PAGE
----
Pulmonary Vascular Disease: Pulmonary Vascular Disease I |

Reducing Rates of Readmission and Development of an Outpatient Management Plan in Pulmonary Hypertension: Lessons From Congestive Heart Failure Management FREE TO VIEW

Justin Dolan, MD; Viviana Navas; James Tarver, MD; Jinesh Mehta, MD; Franck Rahaghi, MD
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Cleveland Clinic Florida, Weston, FL

Copyright 2016, American College of Chest Physicians. All Rights Reserved.

Chest. 2016;150(4_S):1167A. doi:10.1016/j.chest.2016.08.1276
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SESSION TITLE: Pulmonary Vascular Disease I

SESSION TYPE: Original Investigation Poster

PRESENTED ON: Wednesday, October 26, 2016 at 01:30 PM - 02:30 PM

PURPOSE: Pulmonary Hypertension (PH) is a progressive group of diseases that remains difficult to treat and carries significant morbidity and mortality despite available medical therapy. There are currently minimal guidelines on chronic outpatient management and prevention of hospitalization owing to the low number of patients and orphan status of the disease. In contrast, congestive heart failure (CHF) outpatient management interventions have been investigated in multiple trials. A common reason for admission in PH and CHF is heart failure exacerbation. The disease states share similar dietary and fluid management challenges, disease management and compliance issues. CHF has well established intervention models that have successfully decreased hospital readmission rates and mortality. We aimed to analyze outpatient CHF disease management interventions that have shown reductions in hospital readmissions and mortality as a starting point for developing an outpatient pulmonary hypertension intervention and management plan.

METHODS: A comprehensive review of literature was performed, including original trials and meta-analysis and reviews. We reviewed the topics of outpatient CHF interventions to decrease CHF mortality and readmission and patient management strategies in CHF.

RESULTS: The most studied interventions included case management (CM-specialist nurse driven, education pre/post discharge, specialist nurse home visits, scheduled telephone calls for symptom management, when to seek help), multidisciplinary Intervention ( MI-coordinated interventions and communications; specialist nurse driven, patient-caregiver education regarding disease, medication and diet, nurse clinic visits, regular telephone calls, individualized follow-up plan, access to physician, nurse, dietician, pharmacist, social worker), remote monitoring programs consisting of structured telephone strategy (STS-monitoring collected data via human-human or human-machine interactive response system) or tele-monitoring (TM-physiologic data transmission of EKG, blood pressure, weight, respiratory rate digitally). Clinic visits did not have a significant effect on CHF readmission or mortality. CM showed decreased all-cause mortality (ACM) at 12 months, all-cause readmission (ACR) at 12 months and CHF readmission at 6 and 12 months. MI resulted in decreased ACR and CHF readmission. There was some discrepancy on effectiveness of TM programs alone in individual studies, however large meta-analysis suggests TM provided a reduction in ACM and risk of CHF hospitalization. STS had similar results to TM including decreased risk of CHF hospitalization, without an effect on mortality.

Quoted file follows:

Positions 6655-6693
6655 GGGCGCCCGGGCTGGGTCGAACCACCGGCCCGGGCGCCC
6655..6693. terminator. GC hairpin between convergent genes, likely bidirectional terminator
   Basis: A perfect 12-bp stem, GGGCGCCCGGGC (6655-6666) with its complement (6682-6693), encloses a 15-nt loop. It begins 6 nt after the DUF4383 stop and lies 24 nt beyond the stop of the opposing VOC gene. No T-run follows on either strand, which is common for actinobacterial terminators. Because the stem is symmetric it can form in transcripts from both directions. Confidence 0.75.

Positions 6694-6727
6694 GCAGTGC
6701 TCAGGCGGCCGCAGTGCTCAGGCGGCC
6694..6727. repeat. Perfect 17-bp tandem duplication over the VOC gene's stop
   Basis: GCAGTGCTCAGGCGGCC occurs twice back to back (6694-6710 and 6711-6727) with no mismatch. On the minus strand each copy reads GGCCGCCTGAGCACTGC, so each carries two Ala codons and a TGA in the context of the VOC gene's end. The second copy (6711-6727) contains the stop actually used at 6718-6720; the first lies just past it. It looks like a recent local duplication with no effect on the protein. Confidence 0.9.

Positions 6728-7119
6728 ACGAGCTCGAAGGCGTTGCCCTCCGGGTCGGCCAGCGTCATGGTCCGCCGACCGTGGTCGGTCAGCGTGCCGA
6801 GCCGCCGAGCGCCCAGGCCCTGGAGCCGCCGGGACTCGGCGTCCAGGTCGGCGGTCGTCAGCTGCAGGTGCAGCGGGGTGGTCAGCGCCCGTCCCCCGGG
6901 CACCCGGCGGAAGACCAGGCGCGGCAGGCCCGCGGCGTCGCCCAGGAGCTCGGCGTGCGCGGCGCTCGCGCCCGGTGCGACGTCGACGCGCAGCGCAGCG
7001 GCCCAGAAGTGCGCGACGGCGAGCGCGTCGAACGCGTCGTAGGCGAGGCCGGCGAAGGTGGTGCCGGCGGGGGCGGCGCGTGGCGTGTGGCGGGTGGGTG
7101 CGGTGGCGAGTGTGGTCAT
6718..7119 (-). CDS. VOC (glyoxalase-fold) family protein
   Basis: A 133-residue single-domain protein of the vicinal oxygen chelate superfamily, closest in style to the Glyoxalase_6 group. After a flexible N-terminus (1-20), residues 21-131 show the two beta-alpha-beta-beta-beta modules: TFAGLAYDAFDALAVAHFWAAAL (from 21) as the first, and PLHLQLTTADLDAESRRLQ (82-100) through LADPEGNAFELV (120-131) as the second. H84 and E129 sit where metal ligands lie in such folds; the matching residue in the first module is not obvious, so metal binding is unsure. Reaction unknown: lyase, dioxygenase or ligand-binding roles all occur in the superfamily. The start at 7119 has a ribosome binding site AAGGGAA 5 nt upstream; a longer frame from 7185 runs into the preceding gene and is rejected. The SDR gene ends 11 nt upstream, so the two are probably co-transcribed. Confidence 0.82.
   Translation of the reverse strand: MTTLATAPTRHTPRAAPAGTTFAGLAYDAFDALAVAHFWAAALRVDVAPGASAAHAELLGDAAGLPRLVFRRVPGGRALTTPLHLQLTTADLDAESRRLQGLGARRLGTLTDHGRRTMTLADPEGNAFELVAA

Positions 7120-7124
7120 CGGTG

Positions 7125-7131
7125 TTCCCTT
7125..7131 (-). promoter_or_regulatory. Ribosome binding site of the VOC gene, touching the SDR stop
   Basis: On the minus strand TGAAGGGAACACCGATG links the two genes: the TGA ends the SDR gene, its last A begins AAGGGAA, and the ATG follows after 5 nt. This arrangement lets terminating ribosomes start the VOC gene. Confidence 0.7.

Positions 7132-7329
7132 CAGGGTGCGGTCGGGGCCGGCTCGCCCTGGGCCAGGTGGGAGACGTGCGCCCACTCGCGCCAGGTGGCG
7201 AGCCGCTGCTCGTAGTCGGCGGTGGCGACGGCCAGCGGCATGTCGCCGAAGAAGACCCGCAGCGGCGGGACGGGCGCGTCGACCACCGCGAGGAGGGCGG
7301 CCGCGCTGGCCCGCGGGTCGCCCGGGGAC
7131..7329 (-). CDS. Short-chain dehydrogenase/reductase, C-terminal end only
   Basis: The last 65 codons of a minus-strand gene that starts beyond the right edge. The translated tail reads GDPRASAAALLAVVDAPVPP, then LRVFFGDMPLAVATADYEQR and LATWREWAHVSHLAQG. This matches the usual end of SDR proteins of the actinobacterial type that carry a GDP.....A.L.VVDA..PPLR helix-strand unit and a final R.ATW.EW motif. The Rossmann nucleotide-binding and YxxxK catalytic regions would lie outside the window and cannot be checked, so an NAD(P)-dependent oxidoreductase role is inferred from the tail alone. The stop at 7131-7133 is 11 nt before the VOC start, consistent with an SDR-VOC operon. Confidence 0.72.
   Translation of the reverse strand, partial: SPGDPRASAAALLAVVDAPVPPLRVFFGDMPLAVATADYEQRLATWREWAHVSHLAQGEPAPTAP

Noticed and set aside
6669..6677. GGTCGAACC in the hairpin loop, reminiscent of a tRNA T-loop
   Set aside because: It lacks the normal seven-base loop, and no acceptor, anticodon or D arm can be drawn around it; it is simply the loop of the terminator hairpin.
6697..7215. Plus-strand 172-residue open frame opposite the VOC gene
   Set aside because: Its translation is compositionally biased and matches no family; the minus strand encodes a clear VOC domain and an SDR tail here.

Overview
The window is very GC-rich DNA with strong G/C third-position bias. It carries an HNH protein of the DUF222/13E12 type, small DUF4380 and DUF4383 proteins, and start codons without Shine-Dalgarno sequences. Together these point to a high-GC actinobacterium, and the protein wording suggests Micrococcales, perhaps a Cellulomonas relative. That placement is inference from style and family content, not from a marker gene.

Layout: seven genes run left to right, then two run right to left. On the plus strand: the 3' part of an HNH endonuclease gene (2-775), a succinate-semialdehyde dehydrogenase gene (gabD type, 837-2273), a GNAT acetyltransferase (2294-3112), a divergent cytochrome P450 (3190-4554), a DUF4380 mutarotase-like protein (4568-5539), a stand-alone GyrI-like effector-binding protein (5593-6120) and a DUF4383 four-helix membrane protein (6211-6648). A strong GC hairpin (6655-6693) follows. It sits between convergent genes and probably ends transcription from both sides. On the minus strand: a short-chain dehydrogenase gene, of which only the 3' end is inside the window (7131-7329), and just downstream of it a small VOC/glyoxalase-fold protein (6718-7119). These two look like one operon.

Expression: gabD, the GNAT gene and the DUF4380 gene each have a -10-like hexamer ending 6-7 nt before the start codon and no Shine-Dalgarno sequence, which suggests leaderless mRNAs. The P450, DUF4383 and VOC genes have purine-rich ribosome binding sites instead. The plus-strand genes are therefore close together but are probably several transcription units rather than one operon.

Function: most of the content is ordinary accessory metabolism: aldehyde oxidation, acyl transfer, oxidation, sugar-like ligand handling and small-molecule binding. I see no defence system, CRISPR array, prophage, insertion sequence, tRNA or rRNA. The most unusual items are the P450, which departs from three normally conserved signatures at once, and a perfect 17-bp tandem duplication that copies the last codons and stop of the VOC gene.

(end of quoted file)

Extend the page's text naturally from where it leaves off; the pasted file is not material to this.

CONCLUSIONS: Extrapolating from CHF data, it seems that strategies to improve the health of PH patients should include structured telephone strategy and/ or tele-monitoring, case management strategies and multi-disciplinary interventions.

CLINICAL IMPLICATIONS: There is no consensus on the most effective outpatient management of PH or strategies to reduce hospital readmission. Successful CHF interventions can provide us with a starting point as we aim to develop and validate PH specific interventions.

DISCLOSURE: The following authors have nothing to disclose: Justin Dolan, Viviana Navas, James Tarver, Jinesh Mehta, Franck Rahaghi

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